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I was checking some things with the (Chromium) inspect tool and I saw that if you go to the 'Network' section the IP address wasn't the actual DNS A (IPv4) or AAAA (IPv6) IP address but the Proxy IP address of the VPN company I'm using.

Since the connection is HTTPS, the certificate is the correct one (e.g. https://duckduckgo.com is DigiCert with and without connecting to the HTTP proxy), is it possible that the proxy can see HTTPS traffic?

It is not an HTTPS proxy, and I didn't install any root certificate to use the HTTP proxy.

My client software setup:

  • Chromium-based browser
  • Proxy extension

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It is not an HTTPS proxy, and I didn't install any root certificate to use the HTTP proxy.

Assuming that you don't get any certificate warnings even though no specific root certificate is installed, then no SSL interception is done. In this case the proxy is only used to create a tunnel to the final server (see HTTP connect method) and the TLS handshake and encryption of application traffic is done end-to-end between client (browser) and server, i.e. without any way for the proxy to get the plain application data.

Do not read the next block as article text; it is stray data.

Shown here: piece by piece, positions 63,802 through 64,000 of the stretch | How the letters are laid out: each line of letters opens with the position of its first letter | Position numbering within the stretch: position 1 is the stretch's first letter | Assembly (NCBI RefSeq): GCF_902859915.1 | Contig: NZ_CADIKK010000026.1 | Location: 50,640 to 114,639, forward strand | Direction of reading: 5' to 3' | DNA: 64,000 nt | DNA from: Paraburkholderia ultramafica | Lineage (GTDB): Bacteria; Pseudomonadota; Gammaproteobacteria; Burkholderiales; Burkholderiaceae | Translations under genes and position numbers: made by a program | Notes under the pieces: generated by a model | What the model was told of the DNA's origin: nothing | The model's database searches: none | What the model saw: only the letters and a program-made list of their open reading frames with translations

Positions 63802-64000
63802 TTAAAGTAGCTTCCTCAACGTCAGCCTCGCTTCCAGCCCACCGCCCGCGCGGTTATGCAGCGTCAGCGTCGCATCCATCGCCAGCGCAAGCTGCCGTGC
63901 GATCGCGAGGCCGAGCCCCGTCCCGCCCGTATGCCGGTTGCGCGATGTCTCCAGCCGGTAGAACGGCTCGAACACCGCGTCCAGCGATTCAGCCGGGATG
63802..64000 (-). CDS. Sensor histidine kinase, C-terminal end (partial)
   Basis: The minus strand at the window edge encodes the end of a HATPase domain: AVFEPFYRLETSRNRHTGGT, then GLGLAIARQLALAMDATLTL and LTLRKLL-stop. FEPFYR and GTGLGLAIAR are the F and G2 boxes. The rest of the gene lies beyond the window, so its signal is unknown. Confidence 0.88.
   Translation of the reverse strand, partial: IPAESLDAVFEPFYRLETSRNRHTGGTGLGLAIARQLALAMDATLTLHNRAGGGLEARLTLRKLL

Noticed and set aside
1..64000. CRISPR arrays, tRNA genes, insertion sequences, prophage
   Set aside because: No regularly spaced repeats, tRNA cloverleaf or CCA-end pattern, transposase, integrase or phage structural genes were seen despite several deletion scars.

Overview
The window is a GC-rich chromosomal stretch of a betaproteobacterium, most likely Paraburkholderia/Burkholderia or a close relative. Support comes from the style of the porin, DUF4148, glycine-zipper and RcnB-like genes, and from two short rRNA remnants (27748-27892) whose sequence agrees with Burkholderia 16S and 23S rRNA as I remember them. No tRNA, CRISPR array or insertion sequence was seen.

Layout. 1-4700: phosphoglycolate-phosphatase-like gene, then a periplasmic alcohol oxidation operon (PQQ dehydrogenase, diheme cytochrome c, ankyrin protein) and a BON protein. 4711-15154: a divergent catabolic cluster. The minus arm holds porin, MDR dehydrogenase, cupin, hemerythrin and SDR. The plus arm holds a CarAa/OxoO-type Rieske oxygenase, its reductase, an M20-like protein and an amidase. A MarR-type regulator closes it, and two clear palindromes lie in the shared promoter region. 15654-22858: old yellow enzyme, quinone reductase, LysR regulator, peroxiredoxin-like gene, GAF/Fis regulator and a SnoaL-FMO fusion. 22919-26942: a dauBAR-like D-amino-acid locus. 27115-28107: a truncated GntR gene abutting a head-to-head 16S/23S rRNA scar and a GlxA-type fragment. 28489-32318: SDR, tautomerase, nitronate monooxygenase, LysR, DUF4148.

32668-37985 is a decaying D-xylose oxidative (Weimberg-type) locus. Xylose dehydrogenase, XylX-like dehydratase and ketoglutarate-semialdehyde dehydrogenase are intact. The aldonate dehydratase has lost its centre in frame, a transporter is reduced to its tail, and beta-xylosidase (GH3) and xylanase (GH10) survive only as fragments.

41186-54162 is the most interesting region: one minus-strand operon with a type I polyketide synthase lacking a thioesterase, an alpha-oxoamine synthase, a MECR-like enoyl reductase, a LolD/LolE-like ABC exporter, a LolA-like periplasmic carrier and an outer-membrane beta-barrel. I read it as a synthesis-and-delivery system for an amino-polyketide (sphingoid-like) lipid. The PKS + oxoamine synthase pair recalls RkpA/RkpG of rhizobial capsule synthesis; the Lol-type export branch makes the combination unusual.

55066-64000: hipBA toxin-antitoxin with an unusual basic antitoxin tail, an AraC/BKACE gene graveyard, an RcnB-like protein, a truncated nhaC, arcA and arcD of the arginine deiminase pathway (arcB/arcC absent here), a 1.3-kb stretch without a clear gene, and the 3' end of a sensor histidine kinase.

The proxy is able to get the target of the traffic though (domain of server only, not full URL) and might also be able to track what domains are visited or might block access to specific domains.

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  • That's what I thought, if the browser doesn't tell anything is because there (should be) no problem. Because without the proxy's self-signed root CA, a warning should pop up. Thank you! Jun 18 at 20:48

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